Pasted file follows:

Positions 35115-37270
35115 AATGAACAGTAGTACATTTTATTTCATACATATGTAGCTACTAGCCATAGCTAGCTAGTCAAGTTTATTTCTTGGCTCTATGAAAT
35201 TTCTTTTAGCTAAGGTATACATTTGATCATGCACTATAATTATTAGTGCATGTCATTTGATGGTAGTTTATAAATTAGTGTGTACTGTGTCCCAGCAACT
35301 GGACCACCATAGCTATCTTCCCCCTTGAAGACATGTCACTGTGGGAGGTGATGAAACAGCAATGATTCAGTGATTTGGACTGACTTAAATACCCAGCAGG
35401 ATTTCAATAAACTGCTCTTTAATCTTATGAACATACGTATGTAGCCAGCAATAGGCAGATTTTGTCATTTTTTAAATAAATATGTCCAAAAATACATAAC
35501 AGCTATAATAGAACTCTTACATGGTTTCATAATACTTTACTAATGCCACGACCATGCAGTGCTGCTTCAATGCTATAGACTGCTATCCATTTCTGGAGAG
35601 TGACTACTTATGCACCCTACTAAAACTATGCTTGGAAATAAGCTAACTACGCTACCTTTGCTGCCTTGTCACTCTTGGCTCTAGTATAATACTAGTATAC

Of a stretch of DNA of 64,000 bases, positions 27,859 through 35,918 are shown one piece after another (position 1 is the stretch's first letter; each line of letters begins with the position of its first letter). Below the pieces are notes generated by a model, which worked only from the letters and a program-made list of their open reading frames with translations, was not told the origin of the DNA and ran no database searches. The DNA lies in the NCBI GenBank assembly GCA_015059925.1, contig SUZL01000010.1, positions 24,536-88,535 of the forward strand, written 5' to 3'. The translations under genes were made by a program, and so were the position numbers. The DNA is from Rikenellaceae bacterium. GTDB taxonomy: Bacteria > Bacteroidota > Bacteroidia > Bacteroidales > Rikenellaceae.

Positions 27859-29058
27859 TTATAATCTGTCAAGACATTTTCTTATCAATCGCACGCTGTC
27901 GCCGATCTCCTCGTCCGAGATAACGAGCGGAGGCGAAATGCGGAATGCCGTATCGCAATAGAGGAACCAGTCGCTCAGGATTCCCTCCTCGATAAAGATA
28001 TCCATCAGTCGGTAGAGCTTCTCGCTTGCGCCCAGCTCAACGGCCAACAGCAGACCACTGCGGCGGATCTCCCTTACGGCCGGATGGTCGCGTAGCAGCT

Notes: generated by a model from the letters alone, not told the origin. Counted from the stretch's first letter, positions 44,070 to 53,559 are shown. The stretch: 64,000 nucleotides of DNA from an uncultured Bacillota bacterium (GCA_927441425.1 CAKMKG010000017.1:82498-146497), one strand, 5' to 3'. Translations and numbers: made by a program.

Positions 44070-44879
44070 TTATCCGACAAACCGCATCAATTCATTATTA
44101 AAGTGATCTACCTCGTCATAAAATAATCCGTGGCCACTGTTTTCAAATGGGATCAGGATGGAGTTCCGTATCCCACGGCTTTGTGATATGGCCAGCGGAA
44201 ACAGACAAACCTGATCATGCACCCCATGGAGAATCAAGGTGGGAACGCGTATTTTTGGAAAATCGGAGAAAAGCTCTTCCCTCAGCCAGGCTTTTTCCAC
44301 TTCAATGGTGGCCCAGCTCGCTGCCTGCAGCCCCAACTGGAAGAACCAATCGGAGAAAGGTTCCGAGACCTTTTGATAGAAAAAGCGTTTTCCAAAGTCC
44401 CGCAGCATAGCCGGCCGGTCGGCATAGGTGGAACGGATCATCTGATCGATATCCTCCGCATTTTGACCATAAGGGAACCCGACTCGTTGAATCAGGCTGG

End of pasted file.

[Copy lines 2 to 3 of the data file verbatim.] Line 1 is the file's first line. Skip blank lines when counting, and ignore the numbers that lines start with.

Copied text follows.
35115 AATGAACAGTAGTACATTTTATTTCATACATATGTAGCTACTAGCCATAGCTAGCTAGTCAAGTTTATTTCTTGGCTCTATGAAAT
35201 TTCTTTTAGCTAAGGTATACATTTGATCATGCACTATAATTATTAGTGCATGTCATTTGATGGTAGTTTATAAATTAGTGTGTACTGTGTCCCAGCAACT